But first, they assembled a shortwave radio transmitting station in Long Island. FBI agents pretending to be Sebold/Sawyer sent authentic-sounding messages to his German superiors for some 16 straight months. Over that time more than 300 messages were sent and another 200 were received from the Abwehr.

Sebold’s office was no ordinary one in Manhattan, FBI agents quickly set it up with a bank of hidden microphones, and a two-way mirror where the agents could record everything. And every time a German agent appeared in “Sawyer’s” office, FBI agents recorded it all. They brought in blueprints of factories and other sensitive information concerning the United States’ production facilities.

The group’s leader Fritz Joubert Duquesne was a veteran German spy since World War I. During the Second Boer War, he spied for the Boers. Codenamed Dunn by the Abwehr, his cover was that of a journalist for the New York Herald. According to the

Abwehr, Duquesne was the master coordinator for all intelligence gathering operations inside the U.S.

Duquesne was worried about Sebold’s office and that it may be bugged, he asked to meet elsewhere in a public place. And the two exchanged names of German agents in America. Duquesne later discussed bombing an American factory, and how to achieve the maximum damage to it, going so far as to bring explosives and blasting caps into Sebold’s office, all of which was captured by the FBI agents.

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On another visit, he showed detailed descriptions of a new US bomb being developed by the Dupont Plant in Wilmington, Delaware that he had gotten by secretly entering the facility.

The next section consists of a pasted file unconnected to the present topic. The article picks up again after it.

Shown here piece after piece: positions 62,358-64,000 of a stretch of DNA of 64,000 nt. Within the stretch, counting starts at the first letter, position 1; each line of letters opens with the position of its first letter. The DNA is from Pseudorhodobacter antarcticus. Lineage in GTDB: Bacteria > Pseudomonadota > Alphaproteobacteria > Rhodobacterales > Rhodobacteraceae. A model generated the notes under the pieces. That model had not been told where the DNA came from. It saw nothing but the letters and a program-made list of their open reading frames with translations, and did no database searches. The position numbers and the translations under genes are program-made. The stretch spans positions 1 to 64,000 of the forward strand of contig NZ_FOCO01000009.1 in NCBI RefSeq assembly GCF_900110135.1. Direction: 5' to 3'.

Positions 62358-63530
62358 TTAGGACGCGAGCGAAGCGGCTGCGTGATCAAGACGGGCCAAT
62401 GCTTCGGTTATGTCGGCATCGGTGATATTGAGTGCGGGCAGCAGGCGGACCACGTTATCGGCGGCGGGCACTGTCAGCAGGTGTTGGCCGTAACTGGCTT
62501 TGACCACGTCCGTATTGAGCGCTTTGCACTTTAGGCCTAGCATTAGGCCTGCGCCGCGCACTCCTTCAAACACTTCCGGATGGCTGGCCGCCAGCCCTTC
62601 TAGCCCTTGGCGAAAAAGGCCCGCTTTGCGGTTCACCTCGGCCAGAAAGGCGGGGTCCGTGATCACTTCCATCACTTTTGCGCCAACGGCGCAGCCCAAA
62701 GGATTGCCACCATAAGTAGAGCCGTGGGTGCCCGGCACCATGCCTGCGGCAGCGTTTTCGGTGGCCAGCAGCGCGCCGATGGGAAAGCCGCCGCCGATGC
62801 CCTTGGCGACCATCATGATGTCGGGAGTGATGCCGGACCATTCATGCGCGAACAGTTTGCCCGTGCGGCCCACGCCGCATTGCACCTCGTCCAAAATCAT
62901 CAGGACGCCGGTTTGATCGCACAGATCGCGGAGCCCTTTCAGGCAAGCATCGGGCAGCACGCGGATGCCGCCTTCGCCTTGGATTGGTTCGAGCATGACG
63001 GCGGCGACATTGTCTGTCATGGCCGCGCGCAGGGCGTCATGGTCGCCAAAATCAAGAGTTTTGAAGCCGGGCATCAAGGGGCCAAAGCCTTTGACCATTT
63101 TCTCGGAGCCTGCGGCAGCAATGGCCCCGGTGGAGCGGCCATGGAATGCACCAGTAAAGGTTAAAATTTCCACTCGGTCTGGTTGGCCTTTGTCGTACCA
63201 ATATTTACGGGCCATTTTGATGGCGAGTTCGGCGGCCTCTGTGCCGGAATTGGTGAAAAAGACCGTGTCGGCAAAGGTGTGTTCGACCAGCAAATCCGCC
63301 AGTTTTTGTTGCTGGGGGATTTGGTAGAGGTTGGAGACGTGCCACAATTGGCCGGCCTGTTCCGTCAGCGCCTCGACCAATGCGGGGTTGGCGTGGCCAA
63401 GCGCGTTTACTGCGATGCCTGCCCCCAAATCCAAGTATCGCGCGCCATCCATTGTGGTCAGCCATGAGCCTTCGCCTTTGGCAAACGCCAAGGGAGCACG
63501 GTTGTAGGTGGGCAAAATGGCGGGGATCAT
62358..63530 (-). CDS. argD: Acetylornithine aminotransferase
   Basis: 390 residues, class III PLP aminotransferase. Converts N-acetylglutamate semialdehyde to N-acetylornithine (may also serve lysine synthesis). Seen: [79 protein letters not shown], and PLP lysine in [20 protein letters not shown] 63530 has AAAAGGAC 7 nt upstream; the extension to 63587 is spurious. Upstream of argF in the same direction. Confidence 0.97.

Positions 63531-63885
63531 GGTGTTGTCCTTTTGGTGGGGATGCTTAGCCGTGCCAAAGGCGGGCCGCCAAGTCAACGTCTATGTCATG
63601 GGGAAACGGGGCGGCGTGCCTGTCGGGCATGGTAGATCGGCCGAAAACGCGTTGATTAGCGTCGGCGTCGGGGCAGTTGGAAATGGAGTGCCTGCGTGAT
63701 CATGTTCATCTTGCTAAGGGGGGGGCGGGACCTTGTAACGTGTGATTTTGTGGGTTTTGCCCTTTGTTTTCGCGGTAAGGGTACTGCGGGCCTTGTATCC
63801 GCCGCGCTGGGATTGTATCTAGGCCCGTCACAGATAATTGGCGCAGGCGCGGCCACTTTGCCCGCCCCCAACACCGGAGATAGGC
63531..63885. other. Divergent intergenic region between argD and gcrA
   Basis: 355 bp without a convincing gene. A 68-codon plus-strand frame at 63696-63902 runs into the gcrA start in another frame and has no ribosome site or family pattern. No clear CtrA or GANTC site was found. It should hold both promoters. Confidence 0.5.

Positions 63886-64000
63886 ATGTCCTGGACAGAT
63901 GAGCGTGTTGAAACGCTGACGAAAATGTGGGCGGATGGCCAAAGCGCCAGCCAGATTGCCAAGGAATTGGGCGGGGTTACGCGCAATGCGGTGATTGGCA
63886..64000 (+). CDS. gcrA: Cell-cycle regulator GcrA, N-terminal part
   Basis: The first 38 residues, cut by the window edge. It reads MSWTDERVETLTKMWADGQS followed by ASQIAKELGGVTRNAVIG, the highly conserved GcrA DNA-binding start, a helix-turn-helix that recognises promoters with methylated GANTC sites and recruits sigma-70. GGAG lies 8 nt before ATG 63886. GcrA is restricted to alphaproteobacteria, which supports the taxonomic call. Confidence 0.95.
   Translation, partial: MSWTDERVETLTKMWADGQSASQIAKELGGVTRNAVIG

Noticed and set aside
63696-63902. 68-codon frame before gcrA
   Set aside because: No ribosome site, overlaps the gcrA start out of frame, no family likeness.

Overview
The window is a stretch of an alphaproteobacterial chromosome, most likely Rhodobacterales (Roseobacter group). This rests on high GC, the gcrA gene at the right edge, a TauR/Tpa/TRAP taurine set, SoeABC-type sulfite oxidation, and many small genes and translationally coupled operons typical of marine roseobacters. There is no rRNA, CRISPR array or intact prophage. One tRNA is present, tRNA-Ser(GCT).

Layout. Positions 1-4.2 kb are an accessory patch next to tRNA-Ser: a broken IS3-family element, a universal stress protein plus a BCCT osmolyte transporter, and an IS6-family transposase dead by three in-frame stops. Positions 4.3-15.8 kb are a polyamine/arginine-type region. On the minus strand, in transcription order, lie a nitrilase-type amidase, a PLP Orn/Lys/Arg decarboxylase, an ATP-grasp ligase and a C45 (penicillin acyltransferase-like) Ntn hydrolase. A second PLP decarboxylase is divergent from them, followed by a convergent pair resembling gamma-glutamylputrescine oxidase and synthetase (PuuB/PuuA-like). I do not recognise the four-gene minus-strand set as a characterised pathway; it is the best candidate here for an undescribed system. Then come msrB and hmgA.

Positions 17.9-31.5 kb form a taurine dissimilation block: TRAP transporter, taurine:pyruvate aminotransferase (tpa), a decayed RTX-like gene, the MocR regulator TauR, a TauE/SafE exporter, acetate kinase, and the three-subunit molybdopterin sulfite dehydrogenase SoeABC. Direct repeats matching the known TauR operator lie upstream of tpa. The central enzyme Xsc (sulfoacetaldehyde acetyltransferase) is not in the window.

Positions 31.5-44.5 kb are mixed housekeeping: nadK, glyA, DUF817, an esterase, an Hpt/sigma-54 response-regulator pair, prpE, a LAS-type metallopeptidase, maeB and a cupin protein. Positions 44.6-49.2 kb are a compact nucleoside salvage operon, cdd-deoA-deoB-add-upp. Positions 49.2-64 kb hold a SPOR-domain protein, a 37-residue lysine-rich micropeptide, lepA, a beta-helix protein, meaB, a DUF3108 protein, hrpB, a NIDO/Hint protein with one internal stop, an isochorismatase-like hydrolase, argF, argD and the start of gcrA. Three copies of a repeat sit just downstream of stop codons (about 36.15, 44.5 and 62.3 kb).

Sebold kept his cool and played his part through all of this perfectly, working in concert with the FBI until the bureau had enough information to move. And once they did, they moved quickly. All 33 German agents were quickly arrested in June 1941 and charged with various offenses.

When shown the film of their dealings with Sebold, nineteen of them immediately decided to plead guilty. The other fourteen were tried in Brooklyn Federal District court which began in September 1941 and convicted. The trial finished on 13 December 1941 where the spy ring was sentenced to a total of 300 years in prison. Duquesne, the head of the operation was sentenced to 18 years in prison. Had they been arrested after Pearl Harbor, their sentences may have been much more severe. But since the US and Germany were not at war at the time, they were only sentenced to prison terms.

The counter-espionage operation was the largest and most successful in U.S. history. It smashed the Nazis’ attempt to establish an intelligence apparatus in America and it left them largely in the dark about what was happening in the United States during the war.

The affair took its toll on Sebold who then entered the witness protection program. Letters from his family had him scared that the Nazis would try to take their revenge. He tried his hand at many different professions but continually suffered from depression and manic depression. He died in California in 1970 from a heart attack.

Photos: US Archives